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Stars score three times in third, top Hurricanes

by Kurt Dusterberg / NHL.com

RALEIGH, N.C. -- Last season, the Dallas Stars had a difficult time closing out games in the third period. So far this season, that hasn't been the case.

Patrick Sharp and Radek Faksa scored a little more than two minutes apart in the third period to break open a tie game, helping the Stars to a 4-1 win against the Carolina Hurricanes at PNC Arena on Friday.

"We've been a lot better in the third periods this year than we were last year," Dallas coach Lindy Ruff said. "Some of it is patience, some of it is timely scoring."

The Stars came out strong, led by Tyler Seguin and Jamie Benn, but they could not push anything past Hurricanes goaltender Eddie Lack.

"We started really well. We should have scored a couple but their goalie was really on early," said Kari Lehtonen, who made 30 saves for Dallas. "It evened up and they got some chances, but we never panicked. We just kept playing."

The Hurricanes (5-8-0) opened the scoring at 3:41 of the second period on Jordan Staal's second of the season. After Ron Hainsey shot wide, Eric Staal gathered the puck off the end boards and fed to his brother in front of the net for a re-direct.

Dallas (11-3-0) tied the game on a goal from Ales Hemsky at 9:46. He fed the puck to Colton Sceviour, who slipped the puck through Lack and off the post, but the long rebound came to Hemsky, who scored from below the left faceoff circle. Vernon Fiddler added the second assist.

The goal was reviewed on a coach's challenge when Sceviour tumbled over Lack after the goal and the call on the ice stood.

"I thought I did all I could to get out of the way after making my move, so I thought it was good," Sceviour said. "It's a little nerve-wracking (waiting for the review), especially on a goal like that that ties it up in a period where we're not playing our best hockey."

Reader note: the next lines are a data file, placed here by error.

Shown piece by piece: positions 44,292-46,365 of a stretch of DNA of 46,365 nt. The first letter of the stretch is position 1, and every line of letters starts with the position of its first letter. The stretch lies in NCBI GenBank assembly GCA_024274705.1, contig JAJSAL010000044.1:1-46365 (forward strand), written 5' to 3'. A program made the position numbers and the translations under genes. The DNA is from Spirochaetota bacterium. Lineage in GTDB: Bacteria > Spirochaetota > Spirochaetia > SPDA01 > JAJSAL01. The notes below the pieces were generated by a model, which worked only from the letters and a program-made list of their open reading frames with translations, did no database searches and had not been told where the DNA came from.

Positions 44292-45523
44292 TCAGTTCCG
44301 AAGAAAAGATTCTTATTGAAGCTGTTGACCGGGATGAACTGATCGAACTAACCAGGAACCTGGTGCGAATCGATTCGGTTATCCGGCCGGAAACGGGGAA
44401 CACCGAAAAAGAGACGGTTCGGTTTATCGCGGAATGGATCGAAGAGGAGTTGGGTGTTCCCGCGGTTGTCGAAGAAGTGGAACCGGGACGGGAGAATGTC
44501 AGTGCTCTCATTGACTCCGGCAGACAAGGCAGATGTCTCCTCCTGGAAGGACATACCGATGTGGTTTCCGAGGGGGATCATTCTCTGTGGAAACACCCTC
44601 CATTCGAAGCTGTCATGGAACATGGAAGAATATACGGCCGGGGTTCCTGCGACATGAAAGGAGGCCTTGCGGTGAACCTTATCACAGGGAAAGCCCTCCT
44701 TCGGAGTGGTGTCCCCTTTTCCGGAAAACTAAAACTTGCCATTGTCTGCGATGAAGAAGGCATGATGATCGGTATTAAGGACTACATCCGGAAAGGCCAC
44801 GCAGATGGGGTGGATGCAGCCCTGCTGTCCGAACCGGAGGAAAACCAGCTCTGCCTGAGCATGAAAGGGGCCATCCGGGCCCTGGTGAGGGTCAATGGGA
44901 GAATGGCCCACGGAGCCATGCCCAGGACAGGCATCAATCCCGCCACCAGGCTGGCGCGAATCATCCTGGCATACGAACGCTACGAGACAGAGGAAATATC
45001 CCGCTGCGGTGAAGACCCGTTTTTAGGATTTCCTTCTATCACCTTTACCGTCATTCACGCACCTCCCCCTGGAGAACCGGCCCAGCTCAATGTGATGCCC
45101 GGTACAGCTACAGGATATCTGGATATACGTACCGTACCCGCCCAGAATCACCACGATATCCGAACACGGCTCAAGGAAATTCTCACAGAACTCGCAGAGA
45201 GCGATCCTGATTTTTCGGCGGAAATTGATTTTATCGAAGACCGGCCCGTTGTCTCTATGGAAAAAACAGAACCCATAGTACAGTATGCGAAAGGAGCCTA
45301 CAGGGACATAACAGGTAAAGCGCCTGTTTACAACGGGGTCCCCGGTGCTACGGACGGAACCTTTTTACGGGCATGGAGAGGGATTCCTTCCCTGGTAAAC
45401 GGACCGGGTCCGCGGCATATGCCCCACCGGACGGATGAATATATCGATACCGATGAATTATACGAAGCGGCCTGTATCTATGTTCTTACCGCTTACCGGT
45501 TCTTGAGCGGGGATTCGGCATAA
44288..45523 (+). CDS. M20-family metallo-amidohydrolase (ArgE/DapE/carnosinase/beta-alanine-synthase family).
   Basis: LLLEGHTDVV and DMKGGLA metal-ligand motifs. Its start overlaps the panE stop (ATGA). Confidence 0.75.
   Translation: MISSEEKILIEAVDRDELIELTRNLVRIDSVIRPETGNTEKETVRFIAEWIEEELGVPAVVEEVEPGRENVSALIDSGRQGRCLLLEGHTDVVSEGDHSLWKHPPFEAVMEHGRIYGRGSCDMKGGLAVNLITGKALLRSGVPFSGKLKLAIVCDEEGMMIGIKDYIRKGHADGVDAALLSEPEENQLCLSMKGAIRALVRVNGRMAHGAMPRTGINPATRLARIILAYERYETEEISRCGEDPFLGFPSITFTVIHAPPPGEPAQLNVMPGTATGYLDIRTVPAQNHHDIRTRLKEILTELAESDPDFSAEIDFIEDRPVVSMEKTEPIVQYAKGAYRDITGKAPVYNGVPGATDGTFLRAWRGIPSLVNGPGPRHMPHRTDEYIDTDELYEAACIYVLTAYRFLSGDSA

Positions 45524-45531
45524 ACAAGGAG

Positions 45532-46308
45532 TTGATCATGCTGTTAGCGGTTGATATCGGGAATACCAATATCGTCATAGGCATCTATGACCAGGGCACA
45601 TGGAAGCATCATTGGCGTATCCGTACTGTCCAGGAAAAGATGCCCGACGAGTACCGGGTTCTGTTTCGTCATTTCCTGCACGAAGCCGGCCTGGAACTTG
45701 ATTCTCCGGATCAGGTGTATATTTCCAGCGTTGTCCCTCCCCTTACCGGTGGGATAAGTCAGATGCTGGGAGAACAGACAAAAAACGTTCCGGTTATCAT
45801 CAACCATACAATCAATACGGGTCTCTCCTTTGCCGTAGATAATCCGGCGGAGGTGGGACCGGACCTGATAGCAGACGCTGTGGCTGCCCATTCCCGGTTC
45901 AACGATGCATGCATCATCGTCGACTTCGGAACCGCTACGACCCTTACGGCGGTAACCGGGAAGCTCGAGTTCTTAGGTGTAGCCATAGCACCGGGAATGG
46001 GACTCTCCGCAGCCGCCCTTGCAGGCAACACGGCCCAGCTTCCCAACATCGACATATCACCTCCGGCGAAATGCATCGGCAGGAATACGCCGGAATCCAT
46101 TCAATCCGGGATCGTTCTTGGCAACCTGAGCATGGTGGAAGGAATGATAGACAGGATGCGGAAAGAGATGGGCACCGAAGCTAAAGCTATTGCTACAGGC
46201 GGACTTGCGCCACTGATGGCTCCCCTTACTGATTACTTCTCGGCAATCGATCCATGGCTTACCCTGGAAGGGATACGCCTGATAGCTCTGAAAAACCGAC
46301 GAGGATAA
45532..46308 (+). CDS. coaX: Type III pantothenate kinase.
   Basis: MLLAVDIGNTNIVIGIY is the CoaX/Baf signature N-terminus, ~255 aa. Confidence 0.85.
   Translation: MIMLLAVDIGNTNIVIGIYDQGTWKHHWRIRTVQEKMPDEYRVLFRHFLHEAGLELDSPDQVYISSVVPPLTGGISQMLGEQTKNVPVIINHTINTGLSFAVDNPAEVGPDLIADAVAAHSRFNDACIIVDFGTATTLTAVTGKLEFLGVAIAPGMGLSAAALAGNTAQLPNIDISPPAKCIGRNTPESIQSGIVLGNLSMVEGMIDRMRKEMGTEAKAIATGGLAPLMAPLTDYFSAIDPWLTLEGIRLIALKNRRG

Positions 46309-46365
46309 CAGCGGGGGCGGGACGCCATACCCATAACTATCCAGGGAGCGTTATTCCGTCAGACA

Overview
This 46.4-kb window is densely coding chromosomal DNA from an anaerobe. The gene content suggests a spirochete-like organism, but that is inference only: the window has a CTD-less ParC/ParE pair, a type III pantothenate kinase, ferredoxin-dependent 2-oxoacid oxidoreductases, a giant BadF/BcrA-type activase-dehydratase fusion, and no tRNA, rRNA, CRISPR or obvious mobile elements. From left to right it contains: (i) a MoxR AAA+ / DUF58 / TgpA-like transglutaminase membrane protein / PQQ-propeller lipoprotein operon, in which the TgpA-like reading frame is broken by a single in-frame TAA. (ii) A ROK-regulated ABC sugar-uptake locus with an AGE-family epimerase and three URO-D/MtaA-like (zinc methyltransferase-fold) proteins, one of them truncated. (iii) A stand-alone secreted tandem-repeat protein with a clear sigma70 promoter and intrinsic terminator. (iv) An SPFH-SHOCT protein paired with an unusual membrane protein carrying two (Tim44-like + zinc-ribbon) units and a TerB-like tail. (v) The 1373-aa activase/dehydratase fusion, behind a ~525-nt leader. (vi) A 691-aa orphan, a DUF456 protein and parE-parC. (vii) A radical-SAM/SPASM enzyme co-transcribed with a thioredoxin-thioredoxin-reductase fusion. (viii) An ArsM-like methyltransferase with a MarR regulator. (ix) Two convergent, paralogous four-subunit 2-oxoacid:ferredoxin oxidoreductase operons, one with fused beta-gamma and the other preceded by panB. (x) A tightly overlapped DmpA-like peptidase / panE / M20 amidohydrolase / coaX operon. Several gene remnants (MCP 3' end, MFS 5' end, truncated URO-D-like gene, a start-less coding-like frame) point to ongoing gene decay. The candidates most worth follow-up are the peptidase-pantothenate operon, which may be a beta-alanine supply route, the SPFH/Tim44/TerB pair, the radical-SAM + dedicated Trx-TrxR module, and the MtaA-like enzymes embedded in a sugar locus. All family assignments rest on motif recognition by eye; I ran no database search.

Ruff agreed that the Stars were not playing their best through two periods.

"We had a missed assignment on the [Hurricanes] goal when we didn't get in there quick enough, but I thought we got right back to it," Ruff said. "We got a little bit away from our game in the second. We had a little bit of east-west and some turnovers. But I thought the third period was a real good period."

Dallas scored the go-ahead goal at 11:15 of the third after a Carolina miscue. Hainsey bobbled a puck above the faceoff circle, leading to a 2-on-1 for Dallas. Seguin dished the puck across the slot, where Sharp connected for his fifth of the season.

Radek Faksa then scored his first NHL goal at 13:20, cleaning up Sceviour's shot attempt at the top of the crease. Faksa, selected 13th in the 2012 NHL Draft, was playing in his 10th NHL game.

"Finally, it's a great feeling," the Czech center said. "It was 10 games. I've had chances pretty much every game. I just tried to focus on the game and be patient."

Sceviour was trying to get the puck on net.

"I wish I could say I tried to pass it to him, but I was trying to shoot it as quick as I could, and their guy got a stick on my stick," Sceviour said. "He's had some good looks, so it was good to see him get his first."

Jason Demers scored into the empty net at 19:59 to finish the scoring.

The Hurricanes were coming off a four-day break, which they used to work on the 26th-ranked power play. Oddly, they were held without a power-play opportunity, the fourth time in franchise history they have played a home game without the man-advantage.

"It's a rarity that you don't get a power play, it happens," Hurricanes coach Bill Peters said.

Jordan Staal, who scored for the second straight game, expressed frustration over taking a tie game deep into the third period.

"We still found a way to beat ourselves," Staal said. "We've got to find that killer instinct to finish games. We gave them one too many chances. They're obviously a team that can score goals."

Peters agreed that the game was within Carolina's reach.

"The third was even until that point when we gave up two in a row there," he said.

For the Stars, earning a win in the third period reinforces a growing trend, something that was missing until recently.

"Last year we squandered a couple early on and that sits in the back of your head," Sceviour said. "This year we've done the opposite and it sits in your head in a good way. You know you can do it again and so you go out there with the confidence."

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